2016

HomeProfessionalsCareer Development for Early Career ProfessionalsFellowsInnovations in Fellowship Education2016 ▶ Implementation, Design and Evaluation of a Program of Formative Assessment for a Canadian Adult Critical Care Training Program
Implementation, Design and Evaluation of a Program of Formative Assessment for a Canadian Adult Critical Care Training Program

University of Toronto
Toronto, ON

Program Director: Andrew Steel, MD
Type of Program: Adult Critical Care Medicine Residency and International Fellowships
Abstract Authors: Dominique Piquette, MD, PhD; Christie Lee, MD; David Hall, MD, PhD; and Andrew Steel, MD


The Royal College of Physicians and Surgeons of Canada (RCPSC) recently started the progressive implementation of competency-based training across Canadian specialty postgraduate programs. As such, Canada is joining other countries (e.g., the UK and Netherlands) in a worldwide movement towards competency-based medical education. According to this approach, trainees must demonstrate specific competencies by the end of their training, documented during frequent work-based assessments completed by multiple assessors and for a range of clinical activities. Individual trainees build a portfolio including formative and summative assessments used by programs for pass/fail decisions. Accountability and learning are two frequently claimed benefits of competency-based training, but have yet to be confirmed by empirical evidence. Many questions remain regarding the best way to design and implement a program of assessment as part of competency-based training. Known challenges include a lack of popularity among trainees and assessors and a lack of reliability of many individual assessment tools used to measure trainee performance. Other areas of uncertainty include the effects of assessors’ cognition and expertise, as well of the role of different response formats, on the quality of individual assessments, the best strategy to combine multiple assessments using different formats, and the quality of feedback provided to trainees.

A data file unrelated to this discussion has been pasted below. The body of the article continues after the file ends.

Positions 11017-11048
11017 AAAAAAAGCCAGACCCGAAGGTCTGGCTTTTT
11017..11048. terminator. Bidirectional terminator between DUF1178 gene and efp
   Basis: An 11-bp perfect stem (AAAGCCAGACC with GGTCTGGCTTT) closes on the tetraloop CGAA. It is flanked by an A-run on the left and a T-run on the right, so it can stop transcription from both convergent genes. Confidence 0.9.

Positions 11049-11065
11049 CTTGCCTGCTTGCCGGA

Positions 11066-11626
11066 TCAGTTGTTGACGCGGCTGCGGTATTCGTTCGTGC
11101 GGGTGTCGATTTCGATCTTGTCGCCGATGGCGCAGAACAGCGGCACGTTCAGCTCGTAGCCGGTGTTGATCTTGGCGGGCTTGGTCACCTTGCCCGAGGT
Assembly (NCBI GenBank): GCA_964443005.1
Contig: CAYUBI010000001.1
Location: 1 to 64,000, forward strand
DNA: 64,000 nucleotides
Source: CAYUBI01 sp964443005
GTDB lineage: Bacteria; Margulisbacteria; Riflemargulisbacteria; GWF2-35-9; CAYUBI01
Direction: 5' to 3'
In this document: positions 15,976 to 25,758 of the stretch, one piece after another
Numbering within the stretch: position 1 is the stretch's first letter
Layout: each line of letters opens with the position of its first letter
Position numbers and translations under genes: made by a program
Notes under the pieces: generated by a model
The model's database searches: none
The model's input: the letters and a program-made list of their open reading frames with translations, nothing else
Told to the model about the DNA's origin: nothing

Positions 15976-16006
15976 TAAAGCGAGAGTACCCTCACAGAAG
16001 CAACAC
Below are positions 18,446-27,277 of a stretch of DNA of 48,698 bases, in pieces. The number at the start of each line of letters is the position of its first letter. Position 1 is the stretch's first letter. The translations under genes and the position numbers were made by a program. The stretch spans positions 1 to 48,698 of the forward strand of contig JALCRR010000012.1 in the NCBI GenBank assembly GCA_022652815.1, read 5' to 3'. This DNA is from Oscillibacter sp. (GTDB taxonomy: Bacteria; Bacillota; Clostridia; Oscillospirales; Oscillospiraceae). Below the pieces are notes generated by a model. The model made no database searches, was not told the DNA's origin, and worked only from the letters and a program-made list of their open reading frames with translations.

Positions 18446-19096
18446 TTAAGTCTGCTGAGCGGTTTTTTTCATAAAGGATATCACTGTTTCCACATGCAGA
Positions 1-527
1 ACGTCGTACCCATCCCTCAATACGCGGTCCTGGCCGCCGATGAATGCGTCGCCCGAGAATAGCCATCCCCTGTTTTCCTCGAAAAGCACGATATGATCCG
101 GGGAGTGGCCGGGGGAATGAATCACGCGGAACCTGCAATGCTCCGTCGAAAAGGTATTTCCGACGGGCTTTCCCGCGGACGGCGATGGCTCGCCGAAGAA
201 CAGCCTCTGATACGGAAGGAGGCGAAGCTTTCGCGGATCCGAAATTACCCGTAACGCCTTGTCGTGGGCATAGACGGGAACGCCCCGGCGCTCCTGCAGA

The Adult Critical Care Medicine Residency and International Fellowships at the University of Toronto has undertaken the design, implementation, and evaluation of a program of formative assessment in anticipation of the transition to competency-based training required by the RCPSC. A core group of local educators have determined goals and priorities for our assessment program. We chose an activity-based framework of assessment, using critical care entrustable professional activities as a unit of evaluation. Following published guidelines, we created an assessment map and selected assessment tools based on the best available evidence, our program goals, and local contexts. These tools will be progressively implemented in five teaching hospitals where trainees rotate, and contribute to trainee learning portfolio. Individual data will be combined every 3 months to provide supported feedback to the trainees. We will evaluate the program using a 2x2 approach as previously published. Expected and emerging processes and outcomes will be measured to answer predetermined evaluation questions related, for example, to supporting validity evidence, trainee and faculty engagement and perceptions, and unintended consequences on learning. Data collection and analysis will occur iteratively and combine quantitative and qualitative data. The results will inform program changes locally, and more broadly, the implementation of competency-based training in critical care.

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Last Reviewed: December 2016